By Chris McWhinnie and Ian Piper
BBC Monitoring, in Amsterdam
Radio listeners are soon to be offered a new type of radio which can play and record both digital and conventional radio.
DRM radio sets should be available by Christmas
The new generation of such radio sets was demonstrated in Amsterdam at the IBC, International Broadcasting Convention, by the Digital Radio Mondiale, (DRM), consortium.
They were first unveiled last week at a Berlin consumer electronics show.
Peter Senger, DRM chairman and chief of Germany's international radio station Deutsche Welle, said that it is the first digital radio which can receive the main European radio systems: DAB, DRM, AM, FM/RDS and short wave.
DRM is intended to replace long wave, medium wave and short wave broadcasts with a more reliable and higher-quality service for an audience which has largely moved to FM. AM is perceived as low quality because of interference and low fidelity.
The sample radio sets are the product of collaboration between the DRM consortium, Texas Instruments and RadioScape.
What started as discussions between international broadcasters is now almost ready for the general public.
"We have been pregnant for seven years and have now given birth", said John Sykes, the BBC World Service's digital radio project director.
Currently, 40 European broadcasters send more than 500 hours of programming daily using the system.
The choice is limited but ever-increasing: Radio Luxembourg has just relaunched an English service using DRM.
The BBC World Service also started a DRM radio service for Europe and even Deutsche Welle has committed to the phasing-out out of conventional short wave in favour of DRM.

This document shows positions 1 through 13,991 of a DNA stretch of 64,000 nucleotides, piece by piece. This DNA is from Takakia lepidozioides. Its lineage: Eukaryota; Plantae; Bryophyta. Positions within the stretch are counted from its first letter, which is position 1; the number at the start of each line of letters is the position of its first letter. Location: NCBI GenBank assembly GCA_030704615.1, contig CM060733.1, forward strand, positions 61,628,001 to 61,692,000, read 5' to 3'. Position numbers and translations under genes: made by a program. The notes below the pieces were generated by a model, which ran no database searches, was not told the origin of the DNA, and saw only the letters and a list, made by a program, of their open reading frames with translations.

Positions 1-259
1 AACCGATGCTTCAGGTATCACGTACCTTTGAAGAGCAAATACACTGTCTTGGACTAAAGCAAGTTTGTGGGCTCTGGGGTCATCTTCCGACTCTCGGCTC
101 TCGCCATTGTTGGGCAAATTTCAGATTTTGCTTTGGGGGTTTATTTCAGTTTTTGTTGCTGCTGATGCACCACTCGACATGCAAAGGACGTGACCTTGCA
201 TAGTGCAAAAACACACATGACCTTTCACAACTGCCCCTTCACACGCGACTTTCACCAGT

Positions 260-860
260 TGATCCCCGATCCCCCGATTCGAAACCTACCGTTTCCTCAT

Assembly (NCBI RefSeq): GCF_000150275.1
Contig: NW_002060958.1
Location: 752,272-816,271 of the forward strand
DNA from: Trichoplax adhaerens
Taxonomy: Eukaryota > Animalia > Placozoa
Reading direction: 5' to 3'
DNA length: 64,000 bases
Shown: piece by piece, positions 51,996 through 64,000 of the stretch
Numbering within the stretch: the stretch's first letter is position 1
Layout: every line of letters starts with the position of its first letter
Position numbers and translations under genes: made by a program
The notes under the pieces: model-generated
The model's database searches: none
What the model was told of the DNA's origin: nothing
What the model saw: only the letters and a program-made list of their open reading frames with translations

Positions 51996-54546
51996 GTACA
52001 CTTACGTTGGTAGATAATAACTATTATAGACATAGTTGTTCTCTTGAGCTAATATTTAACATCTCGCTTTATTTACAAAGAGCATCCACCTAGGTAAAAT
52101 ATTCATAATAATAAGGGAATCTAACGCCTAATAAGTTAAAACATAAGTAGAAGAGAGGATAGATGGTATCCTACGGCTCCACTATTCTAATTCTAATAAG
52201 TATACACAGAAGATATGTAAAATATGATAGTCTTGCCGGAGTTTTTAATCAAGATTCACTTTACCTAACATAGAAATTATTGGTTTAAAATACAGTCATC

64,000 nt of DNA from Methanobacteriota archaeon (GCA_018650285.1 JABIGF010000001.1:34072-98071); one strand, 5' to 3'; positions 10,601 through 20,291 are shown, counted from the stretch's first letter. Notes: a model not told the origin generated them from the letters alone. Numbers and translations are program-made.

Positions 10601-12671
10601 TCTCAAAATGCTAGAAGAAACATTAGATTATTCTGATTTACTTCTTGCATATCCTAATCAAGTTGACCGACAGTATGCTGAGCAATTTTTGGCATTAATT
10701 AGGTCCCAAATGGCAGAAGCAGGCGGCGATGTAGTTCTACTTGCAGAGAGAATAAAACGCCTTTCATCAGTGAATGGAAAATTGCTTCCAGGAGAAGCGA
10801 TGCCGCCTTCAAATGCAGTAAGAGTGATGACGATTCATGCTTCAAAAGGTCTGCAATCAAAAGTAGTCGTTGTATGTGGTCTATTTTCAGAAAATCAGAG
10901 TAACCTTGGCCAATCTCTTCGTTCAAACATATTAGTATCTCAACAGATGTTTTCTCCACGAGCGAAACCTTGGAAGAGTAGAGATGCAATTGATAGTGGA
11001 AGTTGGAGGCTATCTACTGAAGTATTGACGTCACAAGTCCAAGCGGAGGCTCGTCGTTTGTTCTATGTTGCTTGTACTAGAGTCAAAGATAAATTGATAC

There are opportunities for more stations. World Radio Network, which packages radio programmes from abroad is to trial a London-wide DRM service and regional services for Europe beamed from Bulgaria.
"London will provide a rigorous test environment," said its managing director, Gary Edgerton. "If it works in London it will work anywhere."
He envisaged specialised niche services which present AM and FM do not provide.
Going on sale
International commercial and public service broadcasters are frustrated that they cannot reach many listeners reliably across borders. DRM could help them.
"This technology allows better radio, over greater distances, in better quality", said Anton Hierhager, business development manager digital radio for Texas Instruments.
At the same time that popular commercial stations and respected public broadcasters are increasing the availability of DRM content. DRM-capable radios products are heading for the shops for Christmas 2005, DRM chief Peter Senger said.
The radios will first be made by Morphy Richards, Roberts Radio and Sangean.
There is no official price tag but it is thought that the early models will cost in the region of about 250 euros (£169). The designs are varied and not unlike DAB sets already on sale.
IBC takes place in Amsterdam from 8 to 13 September.